Although I had arrived at the Judy Garland Museum® fairly early the next morning, I found Dorothy and her friends already waiting to greet and welcome me to what was sure to be the most thrilling day of the festival, beginning with a bus tour of Grand Rapids that highlighted some noteworthy places associated with Judy's early childhood. Along the way, I spotted the Itasca Hospital, where Judy was born, stopped by the Old Central School building to walk down the Yellow Brick Road (and admire a pleasantly surprising collection of whimsical puppets and dolls) and found a few hidden treasures at the Rapids Brewing Company.
In 1924, two-year-old Frances Gumm made her stage debut with a thrilling rendition of "Jingle Bells" at her father's New Grand Theater. When she returned to her hometown in 1938 as Judy Garland, now a Hollywood celebrity on a publicity tour, she was greeted by movie audiences at the newly renamed Rialto Theater. While the legacy of the theater in both of its iterations may very well have been lost by the time its doors closed in 1982, thanks to the efforts of the Rapids Brewing Company, traces of the original structure (including rows of seating) still remain and are accessible via an isolated entryway.
Getting off the bus, I was happy to spend time getting to know two very lovely ladies named Laura and Ann. I had already met Laura while playing "Judy Jeopardy" the previous day, but I had no idea that she was a singer like myself until we had finished the tour and proceeded to burst into an impromptu performance of "Everybody Sing" that was just as spontaneous as the one young Frances gave while running onto the stage of her father's theater all those years ago.
As much time as I had dedicated to walking through the museum's exhibit space, I had yet to make my way to the most important location of all. Luckily, I not only got to see the inside of Judy's house — the interior of which has been restored with furnishings and personal belongings the Gumms would have used while living there — but also gained backstage access to the basement's archives with John Kelsch, one of the museum's co-founders.
Although I saw many interesting pieces that had been acquired by or donated to the Judy Garland Museum® by private collectors, the one that fascinated me the most was part of a sequined suit that Judy wore during a 1967 concert at the Palace Theater in New York. Having always known that she stood at a height of only 4' 11'', I couldn't believe how small the pants actually were when I saw them up close and ran a white-gloved hand along their intricate stitching.
Continuing to count down the hours to the most important part of the festival, I sat down to a high tea party inspired by Easter Parade, one of Judy Garland's best and most remembered films. As I poured out various teas while sampling an assortment of sandwiches and pastries accompanied by jams, butter and clotted cream, the event hosts gave out awards for the best and most creative party hats.
As much as I hate to admit this, I was not one of the attendees who dressed up for the occasion, my love for hats of all shapes and sizes notwithstanding. Instead, my sights were set on meeting the one person who would bring Judy's 100th birthday celebration to a glorious conclusion.
When discussing Judy Garland with others, I tend to find that the so-called casual observer knows all about her daughter, Liza Minnelli, but is unfamiliar with two other children from her third marriage to Sid Luft. While Judy's younger daughter, Lorna, has made a name for herself in show business, even releasing a memoir that served as the inspiration behind the Life with Judy Garland: Me and My Shadows biopic, Judy's son, Joe, tried to stay out of the spotlight as much as possible. But regardless of the paths they have chosen, both Lorna and Joe have done their best to embrace their mother's legacy by participating in special occasions held in her honor; in Joe's case, the 100th birthday celebration that the Judy Garland Museum® organized fit that bill.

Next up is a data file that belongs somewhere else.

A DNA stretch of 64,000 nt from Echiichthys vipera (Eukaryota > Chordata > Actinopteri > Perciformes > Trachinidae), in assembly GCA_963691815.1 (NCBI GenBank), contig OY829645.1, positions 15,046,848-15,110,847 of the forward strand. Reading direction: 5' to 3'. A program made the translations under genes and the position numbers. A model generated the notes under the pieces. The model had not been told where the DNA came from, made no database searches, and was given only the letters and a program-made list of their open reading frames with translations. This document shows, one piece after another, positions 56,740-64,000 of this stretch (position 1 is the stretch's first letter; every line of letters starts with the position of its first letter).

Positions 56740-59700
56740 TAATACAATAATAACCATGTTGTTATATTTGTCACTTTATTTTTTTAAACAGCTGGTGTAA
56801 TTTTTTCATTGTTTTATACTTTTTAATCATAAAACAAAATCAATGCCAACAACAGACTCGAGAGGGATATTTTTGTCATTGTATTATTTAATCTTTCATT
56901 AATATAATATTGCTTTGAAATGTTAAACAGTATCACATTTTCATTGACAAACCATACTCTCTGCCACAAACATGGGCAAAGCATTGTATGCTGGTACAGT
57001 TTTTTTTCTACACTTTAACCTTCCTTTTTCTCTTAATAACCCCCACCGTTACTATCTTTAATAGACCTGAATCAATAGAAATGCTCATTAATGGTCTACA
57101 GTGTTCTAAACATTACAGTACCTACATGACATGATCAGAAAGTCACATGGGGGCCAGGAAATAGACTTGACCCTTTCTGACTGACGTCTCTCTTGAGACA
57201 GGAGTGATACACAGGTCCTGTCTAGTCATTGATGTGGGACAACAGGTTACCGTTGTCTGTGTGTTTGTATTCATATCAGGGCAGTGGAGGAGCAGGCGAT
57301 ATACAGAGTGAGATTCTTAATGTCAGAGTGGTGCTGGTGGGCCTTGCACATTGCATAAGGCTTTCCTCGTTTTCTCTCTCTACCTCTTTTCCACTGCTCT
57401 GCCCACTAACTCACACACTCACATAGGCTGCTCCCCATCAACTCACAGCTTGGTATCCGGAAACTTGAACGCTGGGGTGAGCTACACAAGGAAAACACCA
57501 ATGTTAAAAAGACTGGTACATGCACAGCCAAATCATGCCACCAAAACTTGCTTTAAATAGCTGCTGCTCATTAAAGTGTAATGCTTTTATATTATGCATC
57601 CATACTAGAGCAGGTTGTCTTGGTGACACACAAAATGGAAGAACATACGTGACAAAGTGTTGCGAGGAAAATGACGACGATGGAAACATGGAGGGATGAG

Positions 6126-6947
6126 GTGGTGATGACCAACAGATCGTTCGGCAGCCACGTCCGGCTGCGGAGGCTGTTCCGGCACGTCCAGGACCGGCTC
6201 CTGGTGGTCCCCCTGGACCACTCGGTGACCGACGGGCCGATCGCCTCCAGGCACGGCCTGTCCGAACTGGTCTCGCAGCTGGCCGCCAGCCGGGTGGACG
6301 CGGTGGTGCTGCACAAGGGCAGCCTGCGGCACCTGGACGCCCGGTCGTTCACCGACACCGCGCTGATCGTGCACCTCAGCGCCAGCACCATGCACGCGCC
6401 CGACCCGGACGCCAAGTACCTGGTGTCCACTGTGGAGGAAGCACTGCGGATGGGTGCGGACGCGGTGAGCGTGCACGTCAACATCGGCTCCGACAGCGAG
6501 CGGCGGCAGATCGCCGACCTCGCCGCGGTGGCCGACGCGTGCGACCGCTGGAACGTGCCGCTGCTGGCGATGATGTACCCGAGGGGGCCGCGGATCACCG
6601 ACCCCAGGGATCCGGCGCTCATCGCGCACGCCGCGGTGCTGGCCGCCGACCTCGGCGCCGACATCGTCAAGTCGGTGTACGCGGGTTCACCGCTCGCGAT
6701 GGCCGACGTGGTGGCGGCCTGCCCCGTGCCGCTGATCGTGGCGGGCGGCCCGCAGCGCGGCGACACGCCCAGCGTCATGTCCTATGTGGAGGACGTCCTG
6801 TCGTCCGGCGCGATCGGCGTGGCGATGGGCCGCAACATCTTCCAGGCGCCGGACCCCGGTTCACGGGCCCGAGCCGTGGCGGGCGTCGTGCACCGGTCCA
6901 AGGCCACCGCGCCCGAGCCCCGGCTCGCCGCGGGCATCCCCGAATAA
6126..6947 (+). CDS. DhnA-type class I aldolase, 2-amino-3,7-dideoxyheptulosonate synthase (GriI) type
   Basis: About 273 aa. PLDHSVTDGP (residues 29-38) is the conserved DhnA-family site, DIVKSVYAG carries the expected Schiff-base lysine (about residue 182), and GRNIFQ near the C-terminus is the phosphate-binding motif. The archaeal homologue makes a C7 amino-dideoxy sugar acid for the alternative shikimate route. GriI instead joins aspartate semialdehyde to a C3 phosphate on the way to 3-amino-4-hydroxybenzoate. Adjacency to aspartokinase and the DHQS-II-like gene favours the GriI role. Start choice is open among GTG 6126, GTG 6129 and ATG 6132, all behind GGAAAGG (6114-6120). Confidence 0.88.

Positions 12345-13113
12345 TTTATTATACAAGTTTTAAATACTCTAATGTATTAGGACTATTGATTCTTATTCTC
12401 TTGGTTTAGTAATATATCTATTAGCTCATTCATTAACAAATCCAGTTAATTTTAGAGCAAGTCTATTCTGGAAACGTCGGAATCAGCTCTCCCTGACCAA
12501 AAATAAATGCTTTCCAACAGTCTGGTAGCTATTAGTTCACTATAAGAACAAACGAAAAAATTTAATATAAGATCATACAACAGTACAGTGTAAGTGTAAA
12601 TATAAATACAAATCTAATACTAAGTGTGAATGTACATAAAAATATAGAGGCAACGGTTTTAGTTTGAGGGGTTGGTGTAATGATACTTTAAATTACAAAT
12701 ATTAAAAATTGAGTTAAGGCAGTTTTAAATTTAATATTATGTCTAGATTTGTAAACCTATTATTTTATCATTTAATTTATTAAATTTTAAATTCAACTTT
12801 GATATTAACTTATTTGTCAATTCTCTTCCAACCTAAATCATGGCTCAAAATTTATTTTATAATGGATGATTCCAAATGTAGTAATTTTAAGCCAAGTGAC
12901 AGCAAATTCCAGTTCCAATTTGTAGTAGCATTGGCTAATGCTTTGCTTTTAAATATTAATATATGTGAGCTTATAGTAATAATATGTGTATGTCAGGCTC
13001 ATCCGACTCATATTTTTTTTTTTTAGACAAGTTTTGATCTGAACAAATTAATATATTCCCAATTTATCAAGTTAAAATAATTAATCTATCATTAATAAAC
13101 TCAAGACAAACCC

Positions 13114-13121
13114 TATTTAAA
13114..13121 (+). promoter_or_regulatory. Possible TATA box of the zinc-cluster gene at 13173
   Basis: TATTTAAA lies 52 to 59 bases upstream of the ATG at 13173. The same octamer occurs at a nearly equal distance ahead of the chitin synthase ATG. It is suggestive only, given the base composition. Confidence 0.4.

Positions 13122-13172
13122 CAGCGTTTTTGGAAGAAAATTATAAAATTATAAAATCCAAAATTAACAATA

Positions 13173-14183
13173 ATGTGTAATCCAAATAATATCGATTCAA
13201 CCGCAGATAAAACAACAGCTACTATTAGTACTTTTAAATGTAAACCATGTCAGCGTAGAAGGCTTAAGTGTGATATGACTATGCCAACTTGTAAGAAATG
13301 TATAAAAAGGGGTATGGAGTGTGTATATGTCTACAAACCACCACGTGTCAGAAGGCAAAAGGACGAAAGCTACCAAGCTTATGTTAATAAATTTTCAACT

Having personally met John Fricke and Joe Luft (who was every bit as kind, reserved and easygoing as I imagined him to be), a new chapter in my journey with Judy has now been written — figuratively and literally. When I pull out the book I brought with me to the festival, my heart skips a beat when I look at a single note, which has since taken on a life of its own, and read the words that Mr. Fricke immortalized within its precious pages: "With maximum delight and even more gratitude."
Time really does fly when you're having fun. Even now, as I'm writing this post, I find it hard to believe that over a month has passed since I visited the museum. To this day, I remember what it was like to wake up the morning after the festival and acknowledge the effort it took to plan a trip to Grand Rapids — years in the making and against all odds. But as I picked up the breakfast menu at Hotel Rapids, a quaint boutique hotel where we would have our last meal, and saw the "Garland" and "Rainbow" crepes listed at the top, I knew that the stars had aligned in my favor and everything had fallen into place as it was meant to all along.
That same afternoon, I ran (and re-ran) into another festival attendee, Melissa, at the Minneapolis-Saint Paul International Airport and immediately recognized her as the vocalist who flawlessly sang "Easter Parade" at the high tea party. After the two of us reminisced and exchanged phone numbers, we noticed John Fricke sitting nearby. While Melissa and I were both heading home, he still had a long way to go and even more people to meet and impress with his knowledge of the world's greatest entertainer. Judy's 100th birthday may have come to an end, I realized, but more adventures were still ahead for all of us.